The circumcised with regrets, and Christians without vaginas
Rachel Held Evans has written another book, this one entitled, A Year of Biblical Womanhood: How a Liberated Woman Found Herself Sitting on Her Roof, Covering Her Head, and Calling Her Husband Master.
It’s a play, of sorts, on The Year of Living Biblically: One Man’s Humble Quest to Follow the Bible as Literally as Possible by A. J. Jacobs. And both books, hers and his, are serious plays at living literally by the Bible.
Both have humor. Just the titles are humorous.
And Jacobs, for example, recalls funny anatomical situations that the literal biblical rules caused him to discuss, such as his encounter with a circumcision support group and his thoughts around that whole topic (page 318):
They called themselves RECAP, short for Recover A Penis (a rival group was called BUFF–Brothers United for Future Foreskins).
The meeting was held in the basement of a church–either an extremely liberal church or a church that didn’t know to whom it was renting space. A dozen men sat in folding chairs arranged in a circle. Some were ponytailed hippies, some resembled the Leather Dude in the Village People, a few were just plain vanilla guys who looked like they could have worked in the loan department at Citibank.
“I don’t feel whole,” said one. “I want to feel whole again.”
Another asked: “Can you imagine what it’s like to have sex with a foreskin? It must be like watching color TV.” (I never was able to confirm this, but the claim is that circumcision blunts the sensation.)
Most of the time was spent discussing homespun methods that would allow the men to regrow their foreskins. I’ll spare you the details. I’m sure the internet has plenty more information for those who are interested.
Sexual sensitivity aside, the medical aspect of circumcision remains a matter of debate. The American Academy of Pediatrics makes no recommendation either way. Circumcision may reduce penile cancer, and there’s now compelling evidence it lowers men’s susceptibility to AIDS. (After my biblical year ended, the World Heath Organization recommended medical circumcision be practiced in high-risk locales.)
So when our first son, Jasper, was born, I had mixed feelings about circumcising him. I didn’t think he’d end up in a San Francisco basement venting his anger, but why put him through the pain? There’s no rational reason for it.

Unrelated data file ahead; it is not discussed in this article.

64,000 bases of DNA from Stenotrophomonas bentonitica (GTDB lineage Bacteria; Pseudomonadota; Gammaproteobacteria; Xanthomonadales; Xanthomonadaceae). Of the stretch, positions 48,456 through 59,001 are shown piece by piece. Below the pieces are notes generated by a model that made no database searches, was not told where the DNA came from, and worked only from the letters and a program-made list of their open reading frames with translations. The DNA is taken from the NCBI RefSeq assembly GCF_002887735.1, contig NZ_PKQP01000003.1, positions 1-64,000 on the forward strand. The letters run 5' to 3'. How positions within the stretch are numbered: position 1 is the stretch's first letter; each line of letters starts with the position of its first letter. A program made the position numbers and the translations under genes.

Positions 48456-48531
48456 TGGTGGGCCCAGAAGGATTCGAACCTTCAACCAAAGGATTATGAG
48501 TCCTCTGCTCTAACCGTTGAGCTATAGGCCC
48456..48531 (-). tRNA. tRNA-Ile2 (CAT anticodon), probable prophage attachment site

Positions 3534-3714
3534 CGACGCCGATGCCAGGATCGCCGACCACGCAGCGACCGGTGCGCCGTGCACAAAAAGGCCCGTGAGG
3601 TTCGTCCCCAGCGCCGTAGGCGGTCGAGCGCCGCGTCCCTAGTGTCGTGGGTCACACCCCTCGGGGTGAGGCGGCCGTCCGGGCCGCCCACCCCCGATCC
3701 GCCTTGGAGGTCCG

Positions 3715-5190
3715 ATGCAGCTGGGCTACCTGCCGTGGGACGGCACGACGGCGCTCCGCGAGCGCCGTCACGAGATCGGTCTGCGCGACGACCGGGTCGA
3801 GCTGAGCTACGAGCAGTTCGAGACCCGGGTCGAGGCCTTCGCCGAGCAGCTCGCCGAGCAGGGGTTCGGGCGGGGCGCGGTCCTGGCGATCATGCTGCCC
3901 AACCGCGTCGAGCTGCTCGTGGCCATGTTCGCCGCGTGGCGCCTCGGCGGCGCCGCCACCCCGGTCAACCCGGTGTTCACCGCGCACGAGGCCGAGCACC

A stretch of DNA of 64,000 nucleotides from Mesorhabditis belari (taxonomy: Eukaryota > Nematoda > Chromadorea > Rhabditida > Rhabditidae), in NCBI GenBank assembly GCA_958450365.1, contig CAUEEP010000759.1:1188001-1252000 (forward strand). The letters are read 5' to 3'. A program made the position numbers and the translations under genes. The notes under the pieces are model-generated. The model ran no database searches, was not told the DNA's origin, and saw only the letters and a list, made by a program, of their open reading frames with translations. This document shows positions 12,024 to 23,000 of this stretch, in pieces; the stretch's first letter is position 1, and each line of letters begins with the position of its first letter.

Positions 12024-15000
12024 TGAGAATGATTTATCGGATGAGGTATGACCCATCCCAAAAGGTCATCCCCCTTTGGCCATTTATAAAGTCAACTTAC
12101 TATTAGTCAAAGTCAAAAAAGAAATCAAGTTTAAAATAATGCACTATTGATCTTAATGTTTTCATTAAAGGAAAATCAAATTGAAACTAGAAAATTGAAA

It seems that Held Evans is necessarily doing things differently in her book, since she’s having to follow not only the Jewish laws, but also the Christian ones, for a year, and for a year as a Jewish and also as a Christian woman.
Blogging today she tells blog readers how she in her book wanted to “use the anatomically correct term to describe the female anatomy” in some literally biblically appropriate context. But her publisher told her “to take the word ‘vagina’ out of [her] manuscript for A Year of Biblical Womanhood in deference to the general preferences of Christian bookstores.” She then tells of the revolt and now of the reversal (her bold font and italics, for emphases):
Well, good news— last week my editor informed me that “vagina” was a go. The word is back in the book! I’m not sure how this will affect purchases from Christian bookstores, but it doesn’t really matter to me anymore. You guys have reminded me that we have more power than we think, that writers in this industry need not accept the status quo, especially when their readers really care about their work.
If you keep reading the blog post, you’ll see there’s still some questions, about sales, about Christian publishers and readers and words and biblical literality and such. The book will be out for purchase and reading soon. The blog post “A small, strange victory for vaginas everywhere…” is here.
(Oh, I just made up the phrase biblical literality; sometimes you have to get creative around taboo topics and terms.)